CLN: Retailers seem to be constantly trying to lower prices — and pressure vendors to do the same. Is there a danger that the ultimate result will be poorer quality florals that the consumer rejects?

GOLD: That is already happening. As the price-point and ultimately the quality in the department decreases, the sales decrease. The department may sell more units, but that just increases their transaction costs, and the sales figures are less. Consequently the profit in the department decreases and there is further pressure to decrease the size of the department.

CLN: Some retailers try importing, thinking that by cutting out the middleman, they'll improve their margins. But doesn't this just create new types of problems for them?

GOLD: It increases their margin. It also puts all of the inventory risk on them. If they don't buy enough, they will lose sales and profit. If they overbuy, they will have to dispose of excess inventory and they will lose profit. If they put the inventory burden on the importers and buy domestically, they will lose some margin, but completely eliminate the inventory risk, and ultimately net a higher profit. Also, if they deal directly with the factory, they lose the design ability that the importers provide. The importers are the designers and innovators in this industry, and by dealing direct with the factories, the retailers lose this.

CLN: Maybe years ago when the quality of imported florals was poor, crafters used to make and arrange florals. Then as the quality improved, consumers just arranged the florals. Is there a trend now that consumers are buying silk flower arrangements?

GOLD: Consumers are buying silk flower arrangements, because the quality is so much better than before. But, in addition, the trend is that when consumers do their own arrangement, they are not necessarily 'arranging' it. They are buying several stems of a high quality flower and placing it in a vase, the same as they would do with real flowers. They can even put water in the vase, and the 'arrangement' will appear to be real. This only works with high quality stems, and I think the craft stores are missing the boat because they are buying less of these quality stem florals than ever before.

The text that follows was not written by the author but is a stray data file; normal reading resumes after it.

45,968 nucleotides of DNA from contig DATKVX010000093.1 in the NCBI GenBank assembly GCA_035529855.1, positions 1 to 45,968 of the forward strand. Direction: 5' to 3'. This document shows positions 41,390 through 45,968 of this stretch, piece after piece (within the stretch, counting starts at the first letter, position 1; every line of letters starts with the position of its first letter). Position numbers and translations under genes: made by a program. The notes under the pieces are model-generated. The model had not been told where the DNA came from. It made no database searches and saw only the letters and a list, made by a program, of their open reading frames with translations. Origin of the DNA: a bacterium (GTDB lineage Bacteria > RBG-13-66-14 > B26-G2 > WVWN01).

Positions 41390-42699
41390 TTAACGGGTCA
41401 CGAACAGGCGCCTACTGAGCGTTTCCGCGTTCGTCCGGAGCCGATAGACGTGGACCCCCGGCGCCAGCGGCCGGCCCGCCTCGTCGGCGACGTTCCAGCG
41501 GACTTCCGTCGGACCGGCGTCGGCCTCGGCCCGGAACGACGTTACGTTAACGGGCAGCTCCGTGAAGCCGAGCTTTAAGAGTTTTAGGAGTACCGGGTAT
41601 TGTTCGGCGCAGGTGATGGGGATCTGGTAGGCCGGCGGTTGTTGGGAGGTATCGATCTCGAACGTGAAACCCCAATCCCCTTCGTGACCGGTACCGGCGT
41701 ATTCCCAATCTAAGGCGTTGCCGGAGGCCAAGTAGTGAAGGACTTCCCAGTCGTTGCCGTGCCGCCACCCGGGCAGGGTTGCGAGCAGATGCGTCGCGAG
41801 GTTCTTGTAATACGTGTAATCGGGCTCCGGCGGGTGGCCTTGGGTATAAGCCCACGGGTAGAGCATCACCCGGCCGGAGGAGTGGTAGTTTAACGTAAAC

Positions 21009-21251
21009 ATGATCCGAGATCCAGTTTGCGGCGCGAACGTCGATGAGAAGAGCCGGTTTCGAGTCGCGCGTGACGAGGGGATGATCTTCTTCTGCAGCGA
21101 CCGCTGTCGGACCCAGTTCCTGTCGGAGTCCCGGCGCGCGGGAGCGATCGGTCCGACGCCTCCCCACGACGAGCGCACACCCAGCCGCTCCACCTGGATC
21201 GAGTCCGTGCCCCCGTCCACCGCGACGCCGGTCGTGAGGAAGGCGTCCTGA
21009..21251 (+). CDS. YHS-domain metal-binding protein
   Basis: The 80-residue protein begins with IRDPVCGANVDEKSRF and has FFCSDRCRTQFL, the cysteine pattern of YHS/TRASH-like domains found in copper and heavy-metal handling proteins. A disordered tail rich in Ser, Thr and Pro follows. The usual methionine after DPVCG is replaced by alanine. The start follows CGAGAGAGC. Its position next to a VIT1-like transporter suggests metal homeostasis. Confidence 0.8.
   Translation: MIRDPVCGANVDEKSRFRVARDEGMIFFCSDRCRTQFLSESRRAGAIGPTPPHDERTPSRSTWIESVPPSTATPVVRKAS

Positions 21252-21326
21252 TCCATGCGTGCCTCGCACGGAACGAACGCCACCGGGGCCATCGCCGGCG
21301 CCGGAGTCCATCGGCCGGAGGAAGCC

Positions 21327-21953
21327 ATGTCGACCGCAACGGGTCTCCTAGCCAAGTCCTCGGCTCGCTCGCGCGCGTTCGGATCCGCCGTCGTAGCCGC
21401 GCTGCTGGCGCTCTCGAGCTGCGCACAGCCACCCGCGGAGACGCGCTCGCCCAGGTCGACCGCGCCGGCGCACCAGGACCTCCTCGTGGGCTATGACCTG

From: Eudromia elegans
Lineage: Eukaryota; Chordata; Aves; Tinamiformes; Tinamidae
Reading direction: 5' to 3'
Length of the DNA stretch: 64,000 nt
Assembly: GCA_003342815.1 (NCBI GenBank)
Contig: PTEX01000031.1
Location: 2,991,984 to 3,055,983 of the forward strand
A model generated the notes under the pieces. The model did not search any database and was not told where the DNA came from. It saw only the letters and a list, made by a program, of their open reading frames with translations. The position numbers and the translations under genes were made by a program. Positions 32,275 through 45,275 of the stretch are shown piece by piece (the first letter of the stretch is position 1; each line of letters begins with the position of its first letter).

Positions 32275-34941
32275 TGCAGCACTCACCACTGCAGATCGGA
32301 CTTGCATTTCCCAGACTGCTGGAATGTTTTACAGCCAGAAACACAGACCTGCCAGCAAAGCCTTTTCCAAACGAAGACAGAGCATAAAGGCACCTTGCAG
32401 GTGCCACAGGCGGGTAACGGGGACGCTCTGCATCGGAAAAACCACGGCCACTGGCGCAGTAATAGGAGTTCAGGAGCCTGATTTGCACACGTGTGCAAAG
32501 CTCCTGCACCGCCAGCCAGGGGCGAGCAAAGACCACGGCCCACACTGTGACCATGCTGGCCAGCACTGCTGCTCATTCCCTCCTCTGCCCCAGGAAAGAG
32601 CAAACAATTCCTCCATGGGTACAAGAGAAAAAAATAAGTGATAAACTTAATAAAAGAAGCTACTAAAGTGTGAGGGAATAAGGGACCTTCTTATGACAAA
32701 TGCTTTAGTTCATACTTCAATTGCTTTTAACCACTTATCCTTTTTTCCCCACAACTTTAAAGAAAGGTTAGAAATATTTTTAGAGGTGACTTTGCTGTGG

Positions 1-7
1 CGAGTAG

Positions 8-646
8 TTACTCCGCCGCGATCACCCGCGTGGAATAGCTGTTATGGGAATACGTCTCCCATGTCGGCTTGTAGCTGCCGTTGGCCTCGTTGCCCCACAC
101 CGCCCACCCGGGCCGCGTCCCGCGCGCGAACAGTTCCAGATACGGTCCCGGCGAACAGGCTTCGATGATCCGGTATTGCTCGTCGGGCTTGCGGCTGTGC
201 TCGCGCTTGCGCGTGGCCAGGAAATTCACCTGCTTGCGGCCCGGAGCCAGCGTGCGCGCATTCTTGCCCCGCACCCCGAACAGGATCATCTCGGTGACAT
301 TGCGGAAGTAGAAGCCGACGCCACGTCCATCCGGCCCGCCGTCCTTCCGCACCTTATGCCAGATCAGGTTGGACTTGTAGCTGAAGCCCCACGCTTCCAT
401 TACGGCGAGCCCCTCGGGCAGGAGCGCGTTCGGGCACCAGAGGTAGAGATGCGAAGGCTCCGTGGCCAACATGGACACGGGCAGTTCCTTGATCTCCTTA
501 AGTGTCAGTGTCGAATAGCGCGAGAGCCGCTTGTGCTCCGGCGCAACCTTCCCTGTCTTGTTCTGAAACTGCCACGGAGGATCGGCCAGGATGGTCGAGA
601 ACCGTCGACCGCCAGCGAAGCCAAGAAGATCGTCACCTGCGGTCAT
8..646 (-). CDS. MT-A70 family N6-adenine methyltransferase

CLN: Where should the floral industry go from here? What do retailers, vendors, and trade associations need to do to improve sales?

GOLD: I think the floral industry is going in the right direction. I think the demand for quality is increasing, and the price points are rising. The craft industry is running counter to this trend, and I think that is hurting their floral sales. Aldik has spent a lot of effort increasing the quality and design of our silk floral stems, and as a result our increases in floral sales at the recent trade shows were up by over 28%.

Thanks to Mike Hartnett, Publisher of Creative Leisure News, for granting reprint permission of this interview about this trend in silk floral stems.

Be sure to explore the entire site for interesting hobby industry news and craft-related articles from his newsletter.

Looks like Aldik and Larry Gold were on target as to what consumers wanted — and still want — to see in silk floral stems: more realism, a broader range of colors, and truer floral scents. You were right, Larry. Applause, everyone!

I only hope that you and I can find these high-end artificial floral stems at our favorite craft stores or silk flower shops. I want the good quality stuff, and I don't mind paying a bit more for silk floral stems that make people look twice at my silk flower arrangements — and have them coming back for more.